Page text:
KUCHING: As the government is pump-priming the economy to recover from the numerous lockdowns, there is a need for foreign workers in order to spur the various industries and economic sectors which are facing a shortage of labour, said Datuk Sim Kiang Chiok.
“In Sarawak, without these workers, we would not be able to grow several industries which require this labour force, such as plantations, construction, agriculture, manufacturing, and services,” said the Sarawak Housing and Real Estate Developers’ Association (Sheda) Kuching branch chairman.
He said the number of foreign workers in Sarawak was still small, namely about 200,000 out of the 2.8 million total population, or seven percent. As a comparison, he said Singapore had about 60 percent foreign workers compared to their local population.
He said the state government’s decision to allow foreign workers to enter Sarawak, as announced by the Sarawak Disaster Management Committee (SDMC) on Wednesday, would be welcomed by the business sector and households which require maids.
“To allow foreign workers into our state to help generate productive works for our industries would help us to resume, restore, and grow our economy again,” he said.
He also commended the recalibration programme for qualifying undocumented immigrants as well as the quarantine and Covid-19 testing requirements for foreign workers before they commenced their employment.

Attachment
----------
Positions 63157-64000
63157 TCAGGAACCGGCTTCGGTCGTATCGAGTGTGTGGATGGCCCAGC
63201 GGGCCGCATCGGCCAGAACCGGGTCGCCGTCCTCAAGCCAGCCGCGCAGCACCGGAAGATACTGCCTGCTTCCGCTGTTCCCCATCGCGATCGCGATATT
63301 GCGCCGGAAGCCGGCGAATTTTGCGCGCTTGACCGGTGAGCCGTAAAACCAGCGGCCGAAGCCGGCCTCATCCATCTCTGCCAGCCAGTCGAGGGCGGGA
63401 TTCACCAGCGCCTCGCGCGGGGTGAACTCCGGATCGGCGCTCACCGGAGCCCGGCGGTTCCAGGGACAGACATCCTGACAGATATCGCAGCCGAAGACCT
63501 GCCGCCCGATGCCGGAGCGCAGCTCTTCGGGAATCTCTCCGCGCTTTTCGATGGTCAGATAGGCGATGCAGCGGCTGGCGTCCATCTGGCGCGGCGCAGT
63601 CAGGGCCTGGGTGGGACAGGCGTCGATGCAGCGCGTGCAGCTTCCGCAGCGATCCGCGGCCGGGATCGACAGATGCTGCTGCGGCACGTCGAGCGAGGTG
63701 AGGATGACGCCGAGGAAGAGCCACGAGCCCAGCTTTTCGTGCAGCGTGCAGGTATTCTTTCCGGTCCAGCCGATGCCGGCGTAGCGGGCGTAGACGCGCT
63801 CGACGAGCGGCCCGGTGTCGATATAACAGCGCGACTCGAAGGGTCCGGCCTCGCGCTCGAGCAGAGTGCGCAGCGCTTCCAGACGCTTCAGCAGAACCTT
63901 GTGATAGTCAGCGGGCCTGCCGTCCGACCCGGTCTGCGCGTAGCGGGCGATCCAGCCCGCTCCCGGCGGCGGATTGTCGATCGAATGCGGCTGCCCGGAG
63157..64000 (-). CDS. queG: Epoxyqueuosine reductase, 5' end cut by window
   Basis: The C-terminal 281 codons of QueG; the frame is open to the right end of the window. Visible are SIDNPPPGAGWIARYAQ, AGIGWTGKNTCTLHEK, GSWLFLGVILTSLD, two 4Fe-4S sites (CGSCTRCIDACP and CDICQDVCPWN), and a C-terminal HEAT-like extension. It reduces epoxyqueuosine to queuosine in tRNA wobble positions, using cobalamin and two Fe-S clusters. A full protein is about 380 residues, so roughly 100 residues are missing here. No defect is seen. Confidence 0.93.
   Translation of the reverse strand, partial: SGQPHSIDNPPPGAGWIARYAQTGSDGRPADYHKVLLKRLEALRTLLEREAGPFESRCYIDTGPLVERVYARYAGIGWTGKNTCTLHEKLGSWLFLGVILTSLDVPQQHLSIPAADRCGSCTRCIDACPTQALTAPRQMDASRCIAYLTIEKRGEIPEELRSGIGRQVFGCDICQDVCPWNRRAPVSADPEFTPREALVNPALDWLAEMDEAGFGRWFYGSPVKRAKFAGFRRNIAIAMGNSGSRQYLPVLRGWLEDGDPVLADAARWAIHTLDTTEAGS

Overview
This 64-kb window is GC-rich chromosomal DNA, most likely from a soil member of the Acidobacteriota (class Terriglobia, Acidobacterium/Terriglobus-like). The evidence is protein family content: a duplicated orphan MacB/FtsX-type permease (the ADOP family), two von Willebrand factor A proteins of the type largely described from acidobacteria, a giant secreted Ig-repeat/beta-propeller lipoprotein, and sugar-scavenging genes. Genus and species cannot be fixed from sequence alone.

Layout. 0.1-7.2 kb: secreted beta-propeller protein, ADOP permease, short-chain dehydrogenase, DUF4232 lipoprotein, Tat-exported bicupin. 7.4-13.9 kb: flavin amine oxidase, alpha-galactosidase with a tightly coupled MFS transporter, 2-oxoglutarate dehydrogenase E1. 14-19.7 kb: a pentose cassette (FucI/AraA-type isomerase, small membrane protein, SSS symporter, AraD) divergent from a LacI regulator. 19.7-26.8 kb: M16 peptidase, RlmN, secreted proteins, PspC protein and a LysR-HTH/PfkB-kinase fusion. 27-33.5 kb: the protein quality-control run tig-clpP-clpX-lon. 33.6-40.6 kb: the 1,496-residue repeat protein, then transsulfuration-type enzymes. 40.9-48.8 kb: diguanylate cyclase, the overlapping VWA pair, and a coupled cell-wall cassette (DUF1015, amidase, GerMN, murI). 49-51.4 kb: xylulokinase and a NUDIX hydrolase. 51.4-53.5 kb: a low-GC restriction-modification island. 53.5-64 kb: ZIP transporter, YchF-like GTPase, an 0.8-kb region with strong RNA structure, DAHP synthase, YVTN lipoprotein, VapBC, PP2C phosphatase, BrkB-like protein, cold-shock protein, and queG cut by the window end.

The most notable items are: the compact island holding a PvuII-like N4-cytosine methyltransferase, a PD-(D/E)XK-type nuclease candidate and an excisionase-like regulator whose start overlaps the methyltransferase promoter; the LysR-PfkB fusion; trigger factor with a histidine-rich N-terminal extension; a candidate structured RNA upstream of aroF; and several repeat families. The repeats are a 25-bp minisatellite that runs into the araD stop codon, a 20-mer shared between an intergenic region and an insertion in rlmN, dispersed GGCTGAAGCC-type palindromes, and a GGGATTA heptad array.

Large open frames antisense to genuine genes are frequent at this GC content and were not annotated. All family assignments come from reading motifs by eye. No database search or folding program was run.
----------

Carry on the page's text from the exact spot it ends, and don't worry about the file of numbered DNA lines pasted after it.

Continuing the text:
“This would help us solve our labour shortage to replace those who left just before the lockdown and were unable to re-enter due to the borders being closed,” he said.
Sim said the increased fine of RM10,000 for individuals and RM50,000 for companies found breaching the Covid-19 prevention standard operating procedures (SOPs) would ensure that employers of foreign workers would adhere to the SOPs.
He pointed out that for illegal workers without a proper permit in Sarawak, the penalties for employers and agents were very high, including fine, jail term, and whipping. He said this had deterred the practice of hiring illegals (those without documents).
“The balance of life and livelihood is a fine art of science and good governance. Our country cannot be in permanent lockdown, which would save our lives but destroy our livelihood.
“Now with the availability and rollout of the Covid-19 vaccines, we would be able to restore our way of life as before when we have achieved herd immunity by vaccinating 80 percent of our population,” he said.
Until this herd immunity through vaccinations is achieved, Sim urged the public to keep washing their hands, wearing face masks, and practising physical distancing.